Ania Bukstein is finishing up a shining year of work: a leading role on a successful series (False Flag), a piano performance, a new album, and mainly a surprise role in the new season of Game of Thrones.
Bukstein is wary of speaking about her new role in the HBO series for a multitude of reasons. The most important is her contract, which forbids her from telling, hinting, breathing or miming anything that might give away something from the plot of the new season. Bukstein had been a fan of Game of Thrones long before she was invited to act in it, and she knows that its viewers can be very tough regarding spoilers.
But that's not all. It is in Bukstein's nature to celebrate herself as little as possible. "Yes, it's very exciting, but let's calm down. It's not like I'm the new Khaleesi. Game of Thrones came after a ton of hard work. I filmed a lot of audition tapes in front of a white wall at home. I've paid my dues for years. There were lots of 'almosts,' and his first return is very exciting.
"It's part of my path, and that's how you have to look at it. A few years ago, when they had only begun to cast the first season of Game
of Thrones, I sent an audition tape. I didn't really know for which role, and I mainly didn't know—and neither did the world—what a hit the series was about to become. But I remember that even then, the scenes that I got excited me, and I completely went with the style. Then, too, I got to a pretty advanced stage, but it didn't work out in the end. And now it's come back to me."
How does something like that get started?
"I have an agent in England who works in coordination with my agent, Zohar Yakobson. A new audition could show up any day. It could be a role in Anna Karenina, an indie film, or a role in Game of Thrones. You learn the text, dress appropriately, style your hair to match, film it, and send it. Dotan, my husband, has already filmed dozens of audition tapes. You get better slowly, and you learn from it. Today, you can absolutely do it here, from the corner of your living room."
Do you understand from the audition what the layers of the role are?
"You don't understand anything. And it doesn't really matter. You do your best if it's for something minor or if it's for some role as a fearsome dragon. I got the scene months ago, a while before the last season ended. I didn't understand how it was connected. I filmed it and sent it. And then you wait.
"Suddenly, one day, it happened. My agent called me. A few days before, we had had a discussion about some film that I passed on, and I thought that he was calling to talk to me about that, and then he told me, 'Ania, you got Game of Thrones.' I think that I said, 'What? What? What?' I wanted to make sure that I heard him right."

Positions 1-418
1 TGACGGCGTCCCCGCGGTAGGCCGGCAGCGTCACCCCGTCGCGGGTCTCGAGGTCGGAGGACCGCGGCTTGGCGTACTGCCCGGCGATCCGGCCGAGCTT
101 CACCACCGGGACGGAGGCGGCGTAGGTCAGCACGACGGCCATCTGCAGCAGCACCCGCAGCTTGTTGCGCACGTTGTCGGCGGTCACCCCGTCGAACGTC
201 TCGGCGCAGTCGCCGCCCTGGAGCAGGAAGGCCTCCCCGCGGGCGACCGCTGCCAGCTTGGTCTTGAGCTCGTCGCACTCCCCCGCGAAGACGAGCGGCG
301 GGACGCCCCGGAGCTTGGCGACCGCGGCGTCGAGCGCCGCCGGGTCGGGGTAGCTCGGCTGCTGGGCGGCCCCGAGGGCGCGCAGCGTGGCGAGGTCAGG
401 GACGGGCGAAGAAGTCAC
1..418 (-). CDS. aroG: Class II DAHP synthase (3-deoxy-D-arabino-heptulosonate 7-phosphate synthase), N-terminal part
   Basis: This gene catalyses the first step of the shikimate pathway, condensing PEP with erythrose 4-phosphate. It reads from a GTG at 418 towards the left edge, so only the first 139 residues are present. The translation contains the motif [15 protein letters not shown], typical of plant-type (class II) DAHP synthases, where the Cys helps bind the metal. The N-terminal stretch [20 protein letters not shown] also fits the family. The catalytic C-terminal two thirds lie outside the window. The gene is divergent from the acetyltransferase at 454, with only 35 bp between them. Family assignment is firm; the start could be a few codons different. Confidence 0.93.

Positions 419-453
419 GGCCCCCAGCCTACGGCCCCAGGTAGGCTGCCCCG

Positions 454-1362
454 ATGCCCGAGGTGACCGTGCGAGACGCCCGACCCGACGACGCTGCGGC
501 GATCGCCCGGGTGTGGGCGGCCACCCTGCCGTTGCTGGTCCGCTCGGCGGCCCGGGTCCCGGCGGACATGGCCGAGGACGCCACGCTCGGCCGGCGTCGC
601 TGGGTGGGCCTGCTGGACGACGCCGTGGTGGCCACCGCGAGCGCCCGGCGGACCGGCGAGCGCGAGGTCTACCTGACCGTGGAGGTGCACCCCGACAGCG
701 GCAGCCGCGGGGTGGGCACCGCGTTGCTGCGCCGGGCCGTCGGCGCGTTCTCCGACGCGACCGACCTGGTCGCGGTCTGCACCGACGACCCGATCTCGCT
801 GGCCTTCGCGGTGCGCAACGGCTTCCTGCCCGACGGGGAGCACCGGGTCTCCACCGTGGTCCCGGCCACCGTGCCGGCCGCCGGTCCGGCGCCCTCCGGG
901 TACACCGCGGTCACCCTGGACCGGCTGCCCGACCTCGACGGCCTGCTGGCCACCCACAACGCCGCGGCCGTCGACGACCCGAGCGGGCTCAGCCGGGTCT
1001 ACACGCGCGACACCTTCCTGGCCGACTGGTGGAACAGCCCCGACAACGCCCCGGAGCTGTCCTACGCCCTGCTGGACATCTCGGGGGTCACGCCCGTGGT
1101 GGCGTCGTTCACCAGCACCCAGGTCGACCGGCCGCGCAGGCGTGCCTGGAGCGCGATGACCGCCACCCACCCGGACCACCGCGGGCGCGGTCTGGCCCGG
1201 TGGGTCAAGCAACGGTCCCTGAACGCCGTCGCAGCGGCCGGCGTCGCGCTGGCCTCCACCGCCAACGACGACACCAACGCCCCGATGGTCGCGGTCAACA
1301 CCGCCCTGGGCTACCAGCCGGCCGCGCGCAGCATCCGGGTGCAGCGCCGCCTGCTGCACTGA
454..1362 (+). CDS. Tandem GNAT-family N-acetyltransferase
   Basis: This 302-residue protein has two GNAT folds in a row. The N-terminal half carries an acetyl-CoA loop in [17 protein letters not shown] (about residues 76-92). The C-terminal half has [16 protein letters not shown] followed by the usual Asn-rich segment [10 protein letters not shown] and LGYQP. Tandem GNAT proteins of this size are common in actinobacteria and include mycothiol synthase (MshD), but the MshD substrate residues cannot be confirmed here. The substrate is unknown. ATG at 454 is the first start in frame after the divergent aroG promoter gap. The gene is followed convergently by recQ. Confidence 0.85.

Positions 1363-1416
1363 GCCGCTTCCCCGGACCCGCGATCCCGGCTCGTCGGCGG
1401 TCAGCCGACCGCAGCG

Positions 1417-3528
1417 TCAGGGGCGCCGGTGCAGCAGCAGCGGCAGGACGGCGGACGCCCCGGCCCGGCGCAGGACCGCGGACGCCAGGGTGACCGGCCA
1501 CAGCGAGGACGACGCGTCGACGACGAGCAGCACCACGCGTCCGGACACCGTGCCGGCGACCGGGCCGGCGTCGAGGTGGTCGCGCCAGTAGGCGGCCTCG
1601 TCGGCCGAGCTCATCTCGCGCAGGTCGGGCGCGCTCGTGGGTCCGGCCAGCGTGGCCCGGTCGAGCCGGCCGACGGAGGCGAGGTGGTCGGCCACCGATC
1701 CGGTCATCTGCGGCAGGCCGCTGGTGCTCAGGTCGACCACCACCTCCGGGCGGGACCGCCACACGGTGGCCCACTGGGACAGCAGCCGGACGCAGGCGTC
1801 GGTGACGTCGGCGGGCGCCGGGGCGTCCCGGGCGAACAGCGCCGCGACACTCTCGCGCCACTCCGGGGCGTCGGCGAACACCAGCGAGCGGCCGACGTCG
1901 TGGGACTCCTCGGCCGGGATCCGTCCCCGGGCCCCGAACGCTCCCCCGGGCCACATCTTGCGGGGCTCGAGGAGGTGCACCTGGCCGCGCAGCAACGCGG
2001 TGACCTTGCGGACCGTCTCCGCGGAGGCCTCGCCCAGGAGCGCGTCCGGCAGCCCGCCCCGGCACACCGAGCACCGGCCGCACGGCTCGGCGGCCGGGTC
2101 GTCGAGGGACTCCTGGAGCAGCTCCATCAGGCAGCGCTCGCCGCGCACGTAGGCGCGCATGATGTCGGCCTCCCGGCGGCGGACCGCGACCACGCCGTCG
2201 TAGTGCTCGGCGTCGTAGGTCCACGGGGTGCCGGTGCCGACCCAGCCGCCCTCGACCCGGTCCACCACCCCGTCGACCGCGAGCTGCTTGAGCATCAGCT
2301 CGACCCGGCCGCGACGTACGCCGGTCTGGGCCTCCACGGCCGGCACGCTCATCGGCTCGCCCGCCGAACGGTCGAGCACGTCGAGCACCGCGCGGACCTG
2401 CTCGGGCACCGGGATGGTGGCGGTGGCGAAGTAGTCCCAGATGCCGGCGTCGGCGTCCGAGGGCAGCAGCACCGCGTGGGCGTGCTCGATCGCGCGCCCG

Shooting for Bukstein's episode, which will be broadcast this month, took place in Ireland last year. Aside from a stolen selfie in the dressing room, she doesn't have any photographed memories for souvenirs. From the moment that she entered the set, she was required to put her cell phone in a trailer. She only learned about Jon Snow's resurrection a fortnight ago with the rest of the world. The compartmentalization of Game of Thrones works so that each actor only receives their character's lines and not the entire script. That may be the reason that Bukstein didn't realize that another Israeli actor, Yousef Sweid, was filming for the same episode.
"We wrote to each other on Facebook when it was announced; we both were excited, but we also didn't ask each other what the other one was doing. You're always scared that they'll catch you."
Isn't it stressful working like that?
"I wasn't worrying about fear. I was focused, and I managed to really enjoy myself. At the end of the day, everybody comes in order to work, and it's another day of shooting, when standards are very high, and it's right. I think that only when I got to wardrobe did I get a little shock. Something in the clothing, when you suddenly see yourself in the mirror. I said to myself, 'Wow, this thing is really happening.' It's crazy. I remember that I was standing in front of the mirror, and I said to myself, 'Oh my god, oh my god, it's real.' I was in the dress; I was there. They sewed the thing for me. For me!"
At least you had a dress, and you were clothed. That isn't so common on Game of Thrones.
"I've already been naked in the past, so it's not a big deal. If the scene requires it, I'm completely okay with it. For something minor, I wouldn't just give away my flowers," she laughed. "But generally, as an artist, I don't make a big deal out of nudity. If there's something that I can't stand, it's righteousness. And there's a lot of it regarding nudity. Somebody gets naked in a film, and it immediately becomes a headline. Sometimes, people expose so much more than their body. The body is part of life, and life is part of art, and you don't need to make a fuss out of it."